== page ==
The Ministry of Defence is writing to the chosen reservists this week and next to prepare them for possible action.
But teachers who are in the TA think it is unlikely that they will be included in the initial call-up.
Richard Cullen, who teaches maths and rugby at the Oratory School near Reading, said: "They will be looking at medical staff and drivers."
As a TA engineer, Mr Cullen thinks he would be more likely to be called on in the event of a lengthy conflict if damaged equipment needed shipping back to bases in Germany for repair.
Mr Cullen is a warrant officer and has been a TA member for 18 years, but says it is a "tremendously difficult" activity to combine with teaching.
Heather Lorch, 28, a German and French teacher at Ashton Park school, Bristol, is a vehicle mechanic in the 39th Signal Regiment. She thinks she is unlikely to get her call-up papers as she has only been in the TA for two years.
"The army will be calling on more experienced and battle-ready reservists, such as those who have just come out of the regular army. But there is always the possibility that I will be called up and I am ready for it," she said.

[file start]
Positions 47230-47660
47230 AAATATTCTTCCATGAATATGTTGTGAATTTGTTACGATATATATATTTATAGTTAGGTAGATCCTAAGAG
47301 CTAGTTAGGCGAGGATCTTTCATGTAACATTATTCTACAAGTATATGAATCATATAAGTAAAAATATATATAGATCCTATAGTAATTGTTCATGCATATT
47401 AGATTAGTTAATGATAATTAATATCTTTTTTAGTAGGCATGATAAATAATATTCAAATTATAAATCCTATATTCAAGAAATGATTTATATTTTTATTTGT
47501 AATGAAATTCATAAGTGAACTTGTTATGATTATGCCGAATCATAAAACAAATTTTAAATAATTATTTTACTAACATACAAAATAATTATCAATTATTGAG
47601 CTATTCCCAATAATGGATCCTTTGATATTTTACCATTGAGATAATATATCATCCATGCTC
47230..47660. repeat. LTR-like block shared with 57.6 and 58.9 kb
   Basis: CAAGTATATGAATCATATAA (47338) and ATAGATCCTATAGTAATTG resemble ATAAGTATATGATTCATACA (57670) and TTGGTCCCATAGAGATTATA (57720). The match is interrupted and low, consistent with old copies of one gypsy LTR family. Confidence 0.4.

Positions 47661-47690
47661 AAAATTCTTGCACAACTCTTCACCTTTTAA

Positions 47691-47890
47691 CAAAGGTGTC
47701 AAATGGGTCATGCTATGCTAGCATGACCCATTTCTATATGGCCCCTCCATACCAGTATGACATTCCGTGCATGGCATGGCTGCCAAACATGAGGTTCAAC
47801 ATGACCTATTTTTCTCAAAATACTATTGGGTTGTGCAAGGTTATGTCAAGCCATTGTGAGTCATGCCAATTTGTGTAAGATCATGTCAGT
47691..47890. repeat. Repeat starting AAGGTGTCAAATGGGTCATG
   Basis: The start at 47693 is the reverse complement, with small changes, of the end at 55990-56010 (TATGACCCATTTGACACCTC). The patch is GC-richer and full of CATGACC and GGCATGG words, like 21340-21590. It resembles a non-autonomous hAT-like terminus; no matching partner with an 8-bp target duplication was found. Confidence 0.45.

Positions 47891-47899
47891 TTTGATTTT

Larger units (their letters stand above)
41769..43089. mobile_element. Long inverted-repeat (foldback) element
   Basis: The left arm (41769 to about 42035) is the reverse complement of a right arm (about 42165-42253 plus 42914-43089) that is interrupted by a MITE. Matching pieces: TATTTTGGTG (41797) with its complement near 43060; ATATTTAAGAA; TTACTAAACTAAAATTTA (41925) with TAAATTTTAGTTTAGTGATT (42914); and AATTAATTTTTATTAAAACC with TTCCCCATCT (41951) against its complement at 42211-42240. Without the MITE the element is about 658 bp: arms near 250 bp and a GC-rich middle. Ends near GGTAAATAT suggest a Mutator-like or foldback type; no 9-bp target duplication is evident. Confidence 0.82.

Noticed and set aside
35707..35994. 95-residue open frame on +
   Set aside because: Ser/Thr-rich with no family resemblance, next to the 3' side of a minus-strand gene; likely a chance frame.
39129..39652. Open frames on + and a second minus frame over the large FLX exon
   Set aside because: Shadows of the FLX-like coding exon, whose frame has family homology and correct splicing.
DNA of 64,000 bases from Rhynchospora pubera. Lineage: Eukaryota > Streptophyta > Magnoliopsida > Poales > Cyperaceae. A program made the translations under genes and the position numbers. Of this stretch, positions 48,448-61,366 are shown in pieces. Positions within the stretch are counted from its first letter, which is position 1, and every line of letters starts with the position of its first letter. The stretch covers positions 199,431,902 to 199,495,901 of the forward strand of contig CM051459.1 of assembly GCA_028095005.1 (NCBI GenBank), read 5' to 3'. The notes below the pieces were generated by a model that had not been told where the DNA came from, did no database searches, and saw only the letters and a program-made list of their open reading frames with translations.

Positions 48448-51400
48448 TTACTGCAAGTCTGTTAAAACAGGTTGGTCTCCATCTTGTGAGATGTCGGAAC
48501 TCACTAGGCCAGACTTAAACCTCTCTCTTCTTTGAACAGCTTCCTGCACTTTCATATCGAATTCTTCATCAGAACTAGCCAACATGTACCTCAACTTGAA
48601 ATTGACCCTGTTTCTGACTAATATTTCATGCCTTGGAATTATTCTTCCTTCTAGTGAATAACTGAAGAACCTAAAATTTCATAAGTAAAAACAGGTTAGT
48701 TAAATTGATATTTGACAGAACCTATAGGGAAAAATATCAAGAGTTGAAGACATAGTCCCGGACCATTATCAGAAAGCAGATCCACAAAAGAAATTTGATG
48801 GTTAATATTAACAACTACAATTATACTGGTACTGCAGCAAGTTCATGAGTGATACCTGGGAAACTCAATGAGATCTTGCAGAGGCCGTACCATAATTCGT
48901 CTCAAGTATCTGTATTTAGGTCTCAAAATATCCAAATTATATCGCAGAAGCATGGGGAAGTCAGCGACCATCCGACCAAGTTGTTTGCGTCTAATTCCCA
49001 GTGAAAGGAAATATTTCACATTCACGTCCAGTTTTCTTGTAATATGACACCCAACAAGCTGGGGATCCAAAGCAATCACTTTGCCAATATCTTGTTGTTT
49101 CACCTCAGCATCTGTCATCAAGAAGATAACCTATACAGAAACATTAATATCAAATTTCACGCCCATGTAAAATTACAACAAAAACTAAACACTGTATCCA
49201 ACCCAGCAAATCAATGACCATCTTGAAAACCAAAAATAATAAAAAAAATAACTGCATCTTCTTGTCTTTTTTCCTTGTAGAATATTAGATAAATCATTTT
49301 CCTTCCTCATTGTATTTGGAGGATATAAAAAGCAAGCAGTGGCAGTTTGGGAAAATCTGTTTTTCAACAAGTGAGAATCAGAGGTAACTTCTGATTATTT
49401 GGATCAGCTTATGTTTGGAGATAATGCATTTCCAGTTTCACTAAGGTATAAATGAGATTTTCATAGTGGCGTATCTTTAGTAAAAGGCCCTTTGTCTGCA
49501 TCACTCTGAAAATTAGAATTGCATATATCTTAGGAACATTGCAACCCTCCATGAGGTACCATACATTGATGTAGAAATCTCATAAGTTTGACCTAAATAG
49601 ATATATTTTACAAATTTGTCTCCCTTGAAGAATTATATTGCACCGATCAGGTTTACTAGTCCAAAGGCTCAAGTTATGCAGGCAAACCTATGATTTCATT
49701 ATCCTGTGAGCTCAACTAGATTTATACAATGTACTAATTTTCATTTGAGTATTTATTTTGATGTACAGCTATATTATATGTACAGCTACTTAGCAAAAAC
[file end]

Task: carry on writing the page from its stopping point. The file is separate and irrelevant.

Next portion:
Biology teacher Rachel Donegan, 25, of Gordano comprehensive school in Bristol, enlisted in the TA last June. She has completed preliminary training as an engineer and will be eligible for call-up as soon as she finds time to complete her final two-week Royal Signals recruit course.
Signaller Donegan, said: "It is very hard to complete our training because it often requires weekends away, and at least a two-week block every year.
"The army practically shuts down during the school holidays so regular soldiers can be with their families. That means we can only do training if schools agree to give us time off during term-time."